Stoltenberg warns (again) against premature troop withdrawal from Afghanistan; war crimes report published in Australia

19 November 2020

On 17 October 2020 NATO Secretary General Jens Stoltenberg warned that any premature troop withdrawal from Afghanistan could be dangerous, a day after it was reported that President Donald Trump was signalling an imminent drawdown against the advice of senior US military officials.

"The price for leaving too soon or in an uncoordinated way could be very high. Afghanistan risks becoming once again a platform for international terrorists to plan and organise attacks on our homelands. And ISIS could rebuild in Afghanistan the terror caliphate it lost in Syria and Iraq." Stoltenberg said in a statement to CNN. It has been NATO's longstanding position that it will end its mission in Afghanistan only when conditions on the ground permit and do so together. The NATO mission is in the process of reducing troop numbers from about 16,000 troops (about half of which were from the USA) to roughly 12,000 troops. The NATO mission also relies heavily on the US armed forces for transport and logistics.

President Trump is said to be preparing to withdraw US troops from Afghanistan, Iraq and Somalia. Under a draft order at the Pentagon, the president would almost halve — from 4,500 to 2,500 — the number of soldiers in Afghanistan, slightly tweak the total in Iraq and remove almost all US personnel from counterterrorism missions in Somalia by his departure from the presidency on 20 January. But it was also reported that then-Secretary of Defence Mark Esper sent a classified memo earlier this month to the White House asserting that it was the unanimous recommendation of the chain of command that the US not draw down its troop presence in Afghanistan any further until conditions were met. It is believed that the memo is one of the main reasons why Trump fired Esper last week.

In his statement, Stoltenberg also noted that the NATO presence in Afghanistan was in support of the United States following the 9/11 attacks on the US. "NATO went into Afghanistan after an attack on the United States to ensure that it would never again be a safe haven for international terrorists," he said. "Hundreds of thousands of troops from Europe and beyond have stood shoulder to shoulder with American troops in Afghanistan, and over one thousand of them have paid the ultimate price."

He also repeated his call for all NATO allies to honour their commitment and to withdraw when the time is right: "We went into Afghanistan together. And when the time is right, we should leave together in a coordinated and orderly way. I count on all NATO allies to live up to this commitment, for our own security," he said.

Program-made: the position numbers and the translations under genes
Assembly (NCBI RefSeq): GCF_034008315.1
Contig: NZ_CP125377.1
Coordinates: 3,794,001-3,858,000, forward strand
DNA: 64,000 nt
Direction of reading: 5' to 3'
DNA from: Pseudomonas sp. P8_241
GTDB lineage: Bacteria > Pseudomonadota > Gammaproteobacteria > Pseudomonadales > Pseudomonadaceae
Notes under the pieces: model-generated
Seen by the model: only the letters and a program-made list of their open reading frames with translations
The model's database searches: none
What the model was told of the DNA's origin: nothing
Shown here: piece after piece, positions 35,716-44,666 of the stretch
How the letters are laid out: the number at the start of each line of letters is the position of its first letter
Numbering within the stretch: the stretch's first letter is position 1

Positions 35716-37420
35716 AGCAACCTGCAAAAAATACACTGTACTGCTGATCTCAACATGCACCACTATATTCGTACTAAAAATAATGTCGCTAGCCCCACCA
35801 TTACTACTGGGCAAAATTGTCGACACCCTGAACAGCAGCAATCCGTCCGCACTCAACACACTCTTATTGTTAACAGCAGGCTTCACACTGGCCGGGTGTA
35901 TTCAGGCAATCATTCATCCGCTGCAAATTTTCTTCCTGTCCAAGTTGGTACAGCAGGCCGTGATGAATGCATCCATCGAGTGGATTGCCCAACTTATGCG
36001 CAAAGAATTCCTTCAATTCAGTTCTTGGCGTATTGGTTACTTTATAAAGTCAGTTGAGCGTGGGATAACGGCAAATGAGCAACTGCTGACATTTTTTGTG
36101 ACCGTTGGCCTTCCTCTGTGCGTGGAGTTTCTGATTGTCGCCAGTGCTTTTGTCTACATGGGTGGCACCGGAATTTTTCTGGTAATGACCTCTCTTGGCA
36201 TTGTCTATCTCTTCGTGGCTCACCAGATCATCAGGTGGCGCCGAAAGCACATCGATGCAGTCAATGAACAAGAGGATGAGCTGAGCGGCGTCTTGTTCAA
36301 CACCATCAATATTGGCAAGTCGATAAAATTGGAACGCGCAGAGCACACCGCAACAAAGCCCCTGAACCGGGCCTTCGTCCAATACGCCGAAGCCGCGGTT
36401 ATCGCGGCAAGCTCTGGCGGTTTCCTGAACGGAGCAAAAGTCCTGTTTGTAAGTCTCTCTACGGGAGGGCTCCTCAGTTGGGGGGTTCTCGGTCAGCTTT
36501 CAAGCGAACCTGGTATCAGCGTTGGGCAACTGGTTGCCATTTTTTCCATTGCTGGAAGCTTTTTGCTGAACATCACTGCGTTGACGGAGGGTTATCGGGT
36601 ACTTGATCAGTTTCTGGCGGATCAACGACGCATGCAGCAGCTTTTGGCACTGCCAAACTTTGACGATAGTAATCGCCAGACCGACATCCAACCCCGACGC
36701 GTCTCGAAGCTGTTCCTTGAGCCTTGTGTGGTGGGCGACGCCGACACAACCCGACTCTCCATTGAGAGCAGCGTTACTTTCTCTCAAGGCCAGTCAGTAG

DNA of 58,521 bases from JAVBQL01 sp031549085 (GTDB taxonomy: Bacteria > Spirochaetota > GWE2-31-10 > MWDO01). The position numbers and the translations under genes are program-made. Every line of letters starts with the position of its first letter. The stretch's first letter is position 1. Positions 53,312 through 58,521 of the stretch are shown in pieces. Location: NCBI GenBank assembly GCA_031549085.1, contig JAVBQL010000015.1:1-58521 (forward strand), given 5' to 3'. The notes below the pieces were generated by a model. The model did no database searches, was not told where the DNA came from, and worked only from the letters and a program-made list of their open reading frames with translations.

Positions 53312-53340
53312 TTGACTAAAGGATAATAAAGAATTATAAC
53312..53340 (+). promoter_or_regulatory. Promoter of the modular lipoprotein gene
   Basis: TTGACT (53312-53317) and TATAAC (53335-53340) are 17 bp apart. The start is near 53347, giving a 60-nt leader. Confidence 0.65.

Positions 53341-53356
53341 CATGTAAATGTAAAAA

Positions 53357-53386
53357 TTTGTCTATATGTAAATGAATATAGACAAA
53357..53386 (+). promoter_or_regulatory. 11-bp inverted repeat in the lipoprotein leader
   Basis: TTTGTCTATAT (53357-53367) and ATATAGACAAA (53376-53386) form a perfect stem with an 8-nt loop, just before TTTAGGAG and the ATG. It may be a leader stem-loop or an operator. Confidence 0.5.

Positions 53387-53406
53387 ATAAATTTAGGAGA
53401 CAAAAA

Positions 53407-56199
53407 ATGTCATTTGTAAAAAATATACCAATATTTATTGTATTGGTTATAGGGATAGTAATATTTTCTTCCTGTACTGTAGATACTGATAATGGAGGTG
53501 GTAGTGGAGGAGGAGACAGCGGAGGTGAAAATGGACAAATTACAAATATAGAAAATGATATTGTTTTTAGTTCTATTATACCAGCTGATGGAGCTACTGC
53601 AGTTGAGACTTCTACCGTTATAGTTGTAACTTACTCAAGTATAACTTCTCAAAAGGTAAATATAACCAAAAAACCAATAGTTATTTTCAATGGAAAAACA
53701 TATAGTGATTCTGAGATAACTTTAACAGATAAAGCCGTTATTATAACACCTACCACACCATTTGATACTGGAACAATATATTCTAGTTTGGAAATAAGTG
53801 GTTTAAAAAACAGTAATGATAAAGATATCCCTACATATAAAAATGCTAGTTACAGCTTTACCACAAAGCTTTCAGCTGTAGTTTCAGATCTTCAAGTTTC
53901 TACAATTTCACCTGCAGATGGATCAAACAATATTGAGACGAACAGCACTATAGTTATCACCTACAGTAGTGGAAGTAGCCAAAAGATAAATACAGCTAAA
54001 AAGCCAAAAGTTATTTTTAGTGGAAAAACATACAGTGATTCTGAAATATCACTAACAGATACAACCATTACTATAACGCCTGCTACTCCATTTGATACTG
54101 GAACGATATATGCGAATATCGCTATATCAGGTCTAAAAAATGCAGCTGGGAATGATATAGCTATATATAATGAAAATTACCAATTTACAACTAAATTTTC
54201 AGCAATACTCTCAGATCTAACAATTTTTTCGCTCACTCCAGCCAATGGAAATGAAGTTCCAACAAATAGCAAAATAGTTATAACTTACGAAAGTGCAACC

The proposed cut in US forces in Afghanistan comes at a fraught time for Afghanistan: Peace negotiations in Qatar between the Afghan government and the Taliban are stalled, Taliban and Islamic State attacks are continuing, and morale is low among the beleaguered Afghan government forces, which have been taking heavy casualties. “If it were not for the air support of US forces, the Taliban would be sitting inside Kandahar city now,” Col. Zabiullah Ghorzang, an Afghan Army regimental commander in Kandahar Province, said on 17 November 2020.

Taliban spokesman Zabihullah Mujahid welcomed the US withdrawal as a “good step” towards ending the civil war in Afghanistan. President Trump had previously alluded to a full withdrawal from Afghanistan by Christmas, but now the war in Afghanistan will certainly transition to a fourth US administration over almost 20 years of conflict.

Meanwhile, a heavily redacted copy of the final report of the inquiry into alleged war crimes by Australian special forces in Afghanistan was published on 19 November 2020. Australia was one of the partner nations in the NATO led and UN-mandated International Security Assistance Force {ISAF), which operated in Afghanistan from August 2003 to December 2014.

The report found that Australian Special forces were responsible for 39 unlawful killings in 23 incidents during 2005-2014, the vast majority of which involved prisoners, and were deliberately covered up. All the victims were either non-combatants or were no longer combatants. A total of 25 perpetrators have been identified either as principals or accessories, with some still serving in the Australian Defence Force (ADF).

The chief of the ADF, General Angus Campbell, promised to act on the Brereton report’s “shameful”, “deeply disturbing” and “appalling” findings about the conduct of Australian special forces. Campbell said he accepted all 143 recommendations, including referring individuals to the office of the special investigator to consider potential criminal cases, because it was his duty “to set things right”.

Changes to the ADF’s organisational structure are also promised and senior military and political leaders in Australia offered apologies to their counterparts and to the people of Afghanistan.